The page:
These collaborative economy startups like Airbnb and Uber will play a big role in the changing economy, if they continue their growth path, Airbnb is the next eBay, and Uber is the next Amazon.
You're probably familiar with the global news about Airbnb and Uber. Just this past weekend, Tom Friedman featured Airbnb in the NYT, and just yesterday Uber was in the process of raising additional funds beyond their apron $57 million, bringing their market value in billions. But beyond this single moment in time, let's forecast what the future is of these two companies.Before we talk about the future, let's first talk about the overarching trends in our society. I've collected these from my interaction from interviews, events at Stanford, and as a participant at the Aspen Institute. Here's some of the broad trends that I see changing, giving wind to the backs of these growing startups:
- From global to personalized local. From the desire for local and real experiences, from keeping costs down instead of global shipping, the market force for local, personalized experiences will only increase. Even economic models make purchasing items at the local level cost-efficient, favoring this trend.
- From ideas/media to goods/services. The first phase of social was the sharing of ideas and media. PR, media, journalists, marketers, and communications at governments are radically disrupted. The next phase is using the same tools to share goods and services, we approach this now.
- From corporations to crowd powered institutions. This trend, where the crowd connects to each other using these sharing startups enables people to get what they want from each other --rather than use traditional corporations. I've even documented a crowd-building 100 MPG car, and selling it legally.
- From latent delivery to on-demand. Amazon delivery of 3-5 days or even overnight will start to feel slow. Instead, on-demand services like ride services like Uber and others make ordering a car happen in real-time. Last night, I waited up to 5 minutes for my car, while traversing SF.
Airbnb delivers personalized local experiences, powered by the crowd. They provide that personalized experience at the local level of properties and experiences available to rent, but have an inventory that spans the globe. In fact, the NYT states that Airbnb is putting 200,000 heads in beds per night, and we're just in the formative years. It's local and specialized, and often less-expensive than hotels.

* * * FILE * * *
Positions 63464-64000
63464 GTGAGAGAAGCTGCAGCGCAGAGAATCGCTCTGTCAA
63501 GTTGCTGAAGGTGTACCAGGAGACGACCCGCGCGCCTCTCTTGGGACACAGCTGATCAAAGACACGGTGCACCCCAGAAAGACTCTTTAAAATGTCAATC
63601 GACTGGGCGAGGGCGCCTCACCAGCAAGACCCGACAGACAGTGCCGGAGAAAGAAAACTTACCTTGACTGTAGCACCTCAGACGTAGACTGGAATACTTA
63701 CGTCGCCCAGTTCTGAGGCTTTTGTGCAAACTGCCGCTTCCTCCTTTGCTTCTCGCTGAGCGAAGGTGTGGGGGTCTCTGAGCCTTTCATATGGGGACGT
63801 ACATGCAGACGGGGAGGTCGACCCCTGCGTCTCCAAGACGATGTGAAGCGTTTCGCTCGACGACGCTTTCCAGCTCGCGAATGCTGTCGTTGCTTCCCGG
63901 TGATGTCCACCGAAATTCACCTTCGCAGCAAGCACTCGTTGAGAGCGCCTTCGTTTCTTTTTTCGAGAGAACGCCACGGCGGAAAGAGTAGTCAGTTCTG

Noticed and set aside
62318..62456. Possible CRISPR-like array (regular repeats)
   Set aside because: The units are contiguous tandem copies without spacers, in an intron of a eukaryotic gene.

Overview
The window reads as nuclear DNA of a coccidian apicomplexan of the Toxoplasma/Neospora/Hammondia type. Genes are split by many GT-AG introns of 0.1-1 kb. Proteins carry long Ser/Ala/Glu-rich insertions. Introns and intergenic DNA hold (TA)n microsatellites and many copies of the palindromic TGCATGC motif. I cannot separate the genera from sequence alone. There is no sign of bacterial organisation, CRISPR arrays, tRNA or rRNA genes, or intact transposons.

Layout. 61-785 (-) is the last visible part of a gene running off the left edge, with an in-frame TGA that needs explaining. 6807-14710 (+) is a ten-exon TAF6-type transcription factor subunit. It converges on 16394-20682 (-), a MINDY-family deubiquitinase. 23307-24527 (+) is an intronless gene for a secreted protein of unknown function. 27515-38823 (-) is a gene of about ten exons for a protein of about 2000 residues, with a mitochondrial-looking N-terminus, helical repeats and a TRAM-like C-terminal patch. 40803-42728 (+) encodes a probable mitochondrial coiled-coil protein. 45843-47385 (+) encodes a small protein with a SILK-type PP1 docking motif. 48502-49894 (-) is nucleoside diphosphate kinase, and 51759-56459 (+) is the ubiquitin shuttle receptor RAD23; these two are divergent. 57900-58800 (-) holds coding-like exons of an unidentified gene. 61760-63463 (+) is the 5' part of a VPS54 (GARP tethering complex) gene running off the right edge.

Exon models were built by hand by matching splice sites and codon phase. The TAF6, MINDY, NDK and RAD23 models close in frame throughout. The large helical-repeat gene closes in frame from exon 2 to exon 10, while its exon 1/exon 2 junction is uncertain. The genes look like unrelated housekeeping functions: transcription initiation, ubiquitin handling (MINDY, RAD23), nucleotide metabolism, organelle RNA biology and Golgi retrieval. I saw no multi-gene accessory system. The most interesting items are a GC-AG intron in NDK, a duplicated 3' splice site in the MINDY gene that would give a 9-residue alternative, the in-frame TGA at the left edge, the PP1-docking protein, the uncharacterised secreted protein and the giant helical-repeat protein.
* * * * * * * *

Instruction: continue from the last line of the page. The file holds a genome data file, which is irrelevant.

The future state of Airbnb could go beyond just beds -- disrupting eBay. This is a massive marketplace that can add any product mix they want. I imagine the natural next phase for Airbnb is to help restaurants, local retailers, and artisans to provide services to guests at Airbnb, and then to anyone, all at the local level. Need a new shirt? Use Airbnb, need more furniture for the guest room? Use Airbnb. Need a place to eat in your neighborhood instead of a restaurant? Use Aibnb.
Uber delivers service, and now goods, on demand. Last Friday, they put their toe in the water to deliver physical goods at the local level, on demand. Pushing a few buttons on your iPhone you could summon an ice cream truck in the heat of summer to your location, supplying cold confections for you and your friends, all on demand. Imagine when they activate this for delivering groceries, shirts, meals, and more.
The future state of Uber delivers anything you need on-demand --disrupting Amazon. I imagine they'll expand beyond town cars and ice cream trunks and activate the crowd to become couriers at the local level. Anything you need, on-demand with a push of the button will be made available. As they've already been savvy to provide helicopters to wealthy Manhattanites who sought their mansions in the Hamptons, or ice cream on a heatwave, they'll seek out inventory that's readily available and make available, on-demand.
Welcome to the Collaborative Economy. Instead of relying on Amazon eBay, the crowd can turn to Airbnb and Uber to get durable goods, media, and products at the local level and on-demand. Welcome, to the Collaborative Economy (read the full report) where the crowd can get what they want from each other, faster, cheaper, and in a more specialized way that our industrial institutions can. In the collaborative economy, the crowd gets what they need from each other -- bypassing traditional business.